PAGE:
Neighborhoods - ATL Neighborhood MVPs
11 of Atlanta's best neighbors according to you
We know Atlantans take a lot of pride in the neighborhoods where they live, and this year we learned they also love to brag about who else lives there. For the 2015 Neighborhood Issue, we asked you to nominate the most awesome, handy, fun, artistic, and generally badass people in your community. You all jumped at the opportunity to prove that your neighbors are the best in the city.
You told us about all the big and small things your neighbors do to make your area feel like home, from the friendly woman next door who simply gives great advice to the guy who collects funds to help families with medical bills to the civic leaders who take care of business. Several individuals received multiple nominations—up to 28 for a single person! It was a total lovefest.
We got to know 11 of these people a little better, and they shared their favorite things about Atlanta and what motivates them to go the extra mile for their neighborhoods.
— Meagan Mastriani
Cicely Garrett | Washington Park
Cicely Garrett helps her community gardener pick tomatoes in Washington Park, advocates for the Westside at community meetings, finds ways to get affordable, healthy produce to food deserts through Georgia Food Oasis and working at the Atlanta Community Food Bank. Her ability to connect ZIP code 30314's young and old, haves and the have-nots, farmers and food-stamp recipients, is what has earned her respect from her neighbors.
I don't think I'm being the best neighbor if I only think about things in terms of me. The neighborhood is bigger than me. It's bigger than my immediate street. It's bigger than Washington Park. We don't live in a gated community. Vine City is across the street. English Avenue is up the street. So we should all have a vested interest in making sure things are better for all of our bordering neighbors. We all succeed from that.
— As told to Max Blau
Earl Williamson | Kirkwood
Earl Williamson wanted his first house to be located intown, to boast a neighborly vibe with old-growth trees and 1950s bungalows reminiscent of his Iowa childhood, and to be somewhere with an active neighborhood organization. He found all three in Kirkwood roughly 25 years ago. Today the 62-year-old registered nurse is a staple at neighborhood meetings, community events, and cleanups at Clay Cemetery, a Civil War resting place that has become a personal project.
If you're going to be up and breathing you need to be participating. And for me participation involves some kind of collective effort of working with others. There are neighborhoods that are effective and neighborhoods that aren't and that speaks back to people participating. Part of the reason I've stayed involved is in a lot of ways it's fun. It can be a pain. There are obvious conflicts, so to speak. But it's really fun to be engaged and active in a neighborhood. You meet interesting people. You do interesting things. Rather than being at the tail end of things you're at the front end. You can see them evolve. And you can actually see the end result of what you're doing.
— As told to Thomas Wheatley
Brett Davidson | Whittier Mill
As president of the Atlanta Chapter of the Southern Off-Road Bicycle Association (SORBA), Brett Davidson devotes much of his time to promoting cycling tourism, advocating for new trail construction, and leading field trips to "epic" paths all over the state. His neighbors say his passion is infectious, and talking with him, it's easy to see why they're excited about the grand plans he has for outdoor recreation in the city.
Most of our mountain biking trails are ex-urban. The City of Atlanta offered SORBA a piece of land called Southside Park. It's about 200 acres on Jonesboro Road, just inside of 285. We partnered with the Atlanta Bicycle Coalition and hired a trail design and construction firm to do a proposal for an eight-mile trail system there. Our goal right now is to get that started. The other thing we've been talking about doing with the Atlanta Bicycle Coalition is building off-road biking infrastructure along the Atlanta Beltline. Our vision is to build a signature bike park that is accessible from the Beltline. That's the even grander vision. Ideally, what we would like to have is some sort of bikeable, off-road infrastructure in each region of the city.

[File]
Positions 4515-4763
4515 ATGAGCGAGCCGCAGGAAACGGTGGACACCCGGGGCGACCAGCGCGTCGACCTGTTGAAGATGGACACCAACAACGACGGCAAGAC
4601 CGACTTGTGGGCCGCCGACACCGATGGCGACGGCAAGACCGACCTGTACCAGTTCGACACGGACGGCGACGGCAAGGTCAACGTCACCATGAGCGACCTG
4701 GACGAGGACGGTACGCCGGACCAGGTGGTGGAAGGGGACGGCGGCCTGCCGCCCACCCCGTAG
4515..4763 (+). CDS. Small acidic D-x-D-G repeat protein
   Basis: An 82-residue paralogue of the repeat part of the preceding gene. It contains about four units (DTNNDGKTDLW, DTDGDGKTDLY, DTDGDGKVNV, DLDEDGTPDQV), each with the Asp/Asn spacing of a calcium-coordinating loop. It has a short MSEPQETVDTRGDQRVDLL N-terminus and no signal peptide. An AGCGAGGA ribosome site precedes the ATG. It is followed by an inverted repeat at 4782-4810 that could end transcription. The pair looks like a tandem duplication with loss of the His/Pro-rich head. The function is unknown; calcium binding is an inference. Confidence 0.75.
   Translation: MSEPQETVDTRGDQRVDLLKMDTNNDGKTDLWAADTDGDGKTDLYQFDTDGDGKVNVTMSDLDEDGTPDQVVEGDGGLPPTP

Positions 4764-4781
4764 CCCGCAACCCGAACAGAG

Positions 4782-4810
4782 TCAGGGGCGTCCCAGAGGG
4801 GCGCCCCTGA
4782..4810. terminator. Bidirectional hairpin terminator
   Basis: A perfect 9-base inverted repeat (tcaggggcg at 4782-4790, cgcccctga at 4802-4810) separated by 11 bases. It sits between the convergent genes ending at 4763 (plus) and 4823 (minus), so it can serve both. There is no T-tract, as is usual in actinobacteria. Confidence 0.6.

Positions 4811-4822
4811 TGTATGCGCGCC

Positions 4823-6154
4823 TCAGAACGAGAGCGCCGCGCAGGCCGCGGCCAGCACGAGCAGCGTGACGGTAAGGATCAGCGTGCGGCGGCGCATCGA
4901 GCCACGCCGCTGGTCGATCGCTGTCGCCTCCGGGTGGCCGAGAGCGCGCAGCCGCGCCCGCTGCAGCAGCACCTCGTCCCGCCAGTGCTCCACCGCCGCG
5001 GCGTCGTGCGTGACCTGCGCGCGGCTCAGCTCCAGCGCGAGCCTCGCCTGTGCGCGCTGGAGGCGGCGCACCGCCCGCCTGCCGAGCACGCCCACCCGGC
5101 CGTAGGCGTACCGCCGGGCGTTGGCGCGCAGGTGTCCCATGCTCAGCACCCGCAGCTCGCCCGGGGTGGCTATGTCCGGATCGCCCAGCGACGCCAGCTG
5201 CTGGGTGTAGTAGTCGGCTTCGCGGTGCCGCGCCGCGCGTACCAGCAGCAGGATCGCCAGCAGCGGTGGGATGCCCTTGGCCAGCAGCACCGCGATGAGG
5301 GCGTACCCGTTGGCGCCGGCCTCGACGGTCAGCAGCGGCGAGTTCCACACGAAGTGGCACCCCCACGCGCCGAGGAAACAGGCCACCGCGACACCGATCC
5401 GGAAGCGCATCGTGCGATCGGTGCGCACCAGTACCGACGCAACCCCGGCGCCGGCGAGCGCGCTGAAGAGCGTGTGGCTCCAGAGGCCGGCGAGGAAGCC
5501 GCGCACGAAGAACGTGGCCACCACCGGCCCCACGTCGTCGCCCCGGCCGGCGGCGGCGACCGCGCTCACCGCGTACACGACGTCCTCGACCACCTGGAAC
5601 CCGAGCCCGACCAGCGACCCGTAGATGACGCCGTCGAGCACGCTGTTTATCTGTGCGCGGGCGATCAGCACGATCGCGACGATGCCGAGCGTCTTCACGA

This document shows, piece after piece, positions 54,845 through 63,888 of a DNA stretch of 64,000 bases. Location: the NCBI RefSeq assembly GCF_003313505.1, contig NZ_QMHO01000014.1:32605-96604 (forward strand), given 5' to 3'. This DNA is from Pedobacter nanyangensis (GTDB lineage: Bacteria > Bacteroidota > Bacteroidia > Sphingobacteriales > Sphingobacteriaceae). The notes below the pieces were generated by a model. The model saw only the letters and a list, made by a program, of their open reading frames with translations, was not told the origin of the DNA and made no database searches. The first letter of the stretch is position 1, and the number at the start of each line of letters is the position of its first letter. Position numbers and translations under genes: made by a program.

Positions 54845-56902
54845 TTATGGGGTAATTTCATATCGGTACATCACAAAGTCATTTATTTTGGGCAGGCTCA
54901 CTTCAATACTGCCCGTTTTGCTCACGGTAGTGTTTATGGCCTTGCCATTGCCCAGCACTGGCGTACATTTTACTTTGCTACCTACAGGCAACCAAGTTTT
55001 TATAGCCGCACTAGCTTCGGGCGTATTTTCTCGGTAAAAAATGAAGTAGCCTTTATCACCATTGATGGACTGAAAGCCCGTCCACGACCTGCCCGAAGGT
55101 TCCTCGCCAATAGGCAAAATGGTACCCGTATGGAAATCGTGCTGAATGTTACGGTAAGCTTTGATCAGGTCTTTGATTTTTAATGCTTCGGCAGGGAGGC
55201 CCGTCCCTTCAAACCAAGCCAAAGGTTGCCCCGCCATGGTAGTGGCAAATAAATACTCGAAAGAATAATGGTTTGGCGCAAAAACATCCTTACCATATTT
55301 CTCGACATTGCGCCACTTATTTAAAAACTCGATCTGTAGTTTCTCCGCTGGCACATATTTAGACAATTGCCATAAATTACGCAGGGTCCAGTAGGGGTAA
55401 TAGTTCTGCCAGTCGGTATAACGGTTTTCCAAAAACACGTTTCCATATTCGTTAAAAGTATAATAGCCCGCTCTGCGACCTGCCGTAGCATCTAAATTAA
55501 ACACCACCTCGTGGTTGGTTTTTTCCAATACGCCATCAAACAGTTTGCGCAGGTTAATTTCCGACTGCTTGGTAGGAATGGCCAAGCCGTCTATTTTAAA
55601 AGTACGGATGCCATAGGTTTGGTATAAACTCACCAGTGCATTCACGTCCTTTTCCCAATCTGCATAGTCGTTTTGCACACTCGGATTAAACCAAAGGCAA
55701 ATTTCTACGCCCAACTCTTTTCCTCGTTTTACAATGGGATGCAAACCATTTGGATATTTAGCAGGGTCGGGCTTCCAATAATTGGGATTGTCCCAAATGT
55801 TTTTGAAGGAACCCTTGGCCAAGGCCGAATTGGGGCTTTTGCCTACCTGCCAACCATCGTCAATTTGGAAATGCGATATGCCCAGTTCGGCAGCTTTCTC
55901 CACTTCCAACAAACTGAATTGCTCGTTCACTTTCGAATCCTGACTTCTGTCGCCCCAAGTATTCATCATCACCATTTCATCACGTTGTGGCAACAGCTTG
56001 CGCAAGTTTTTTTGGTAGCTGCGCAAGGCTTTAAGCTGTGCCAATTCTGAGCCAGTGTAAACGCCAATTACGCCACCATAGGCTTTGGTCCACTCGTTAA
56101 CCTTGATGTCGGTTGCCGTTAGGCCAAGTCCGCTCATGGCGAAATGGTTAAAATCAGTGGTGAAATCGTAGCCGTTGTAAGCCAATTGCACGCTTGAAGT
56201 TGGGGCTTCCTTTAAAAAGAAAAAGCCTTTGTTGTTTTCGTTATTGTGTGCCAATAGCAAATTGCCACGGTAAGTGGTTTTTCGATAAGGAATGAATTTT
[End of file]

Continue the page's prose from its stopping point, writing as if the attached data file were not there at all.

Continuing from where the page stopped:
— As told to Meagan Mastriani
Neda Abghari | Capitol View Manor
Photographer, educator, and founder of arts organization the Creatives Project Neda Abghari grew up in Tucker, but she's lived in her current corner of town since 2000. When she saw how her younger neighbors were growing up, she took notice of what was missing, and took action to fill the gaping holes she saw.
People are really enthusiastic about keeping the neighborhood diverse. We all try to stick together because we’re used to being ignored. I watched the youth grow up and not have many outlets and thought, “Why not establish a housing residency for artists in southwest Atlanta?” Through the Creatives Project Masud Olufani, along with a few others, were named housing recipients. We began to do outreach with Perkerson Elementary school.
— As told to Ed Hall
John Wolfinger | Virginia-Highland
A native of Mount Gilead, Ohio, John Wolfinger moved to Atlanta in 1965. One of his neighbors, in nominating the sort-of devoted gardener, writes that Wolfinger "cares about all aspects of the neighborhood. From keeping it safe to organizing toy drives to beautification projects."
I had a meeting at Druid Hills Presbyterian Church, where 20-some people showed up. One in particular, Eleanor Barrineau, has been by my side for 10 years. We accumulated street captains for the neighborhood watch and now have way over a hundred of them. I figure now, every time I send out a public safety report, it has a good chance of being read by 4,000 people. I have been told by various Atlanta Police Department people that we have the largest, most active neighborhood watch in the city. I had a Karmann Ghia convertible once. Somebody took a knife and ripped open the top. I still don't know what all they took. That was a lesson to me to keep one's car clean of belongings.
— As told to Ed Hall
Nathan Strange | East Point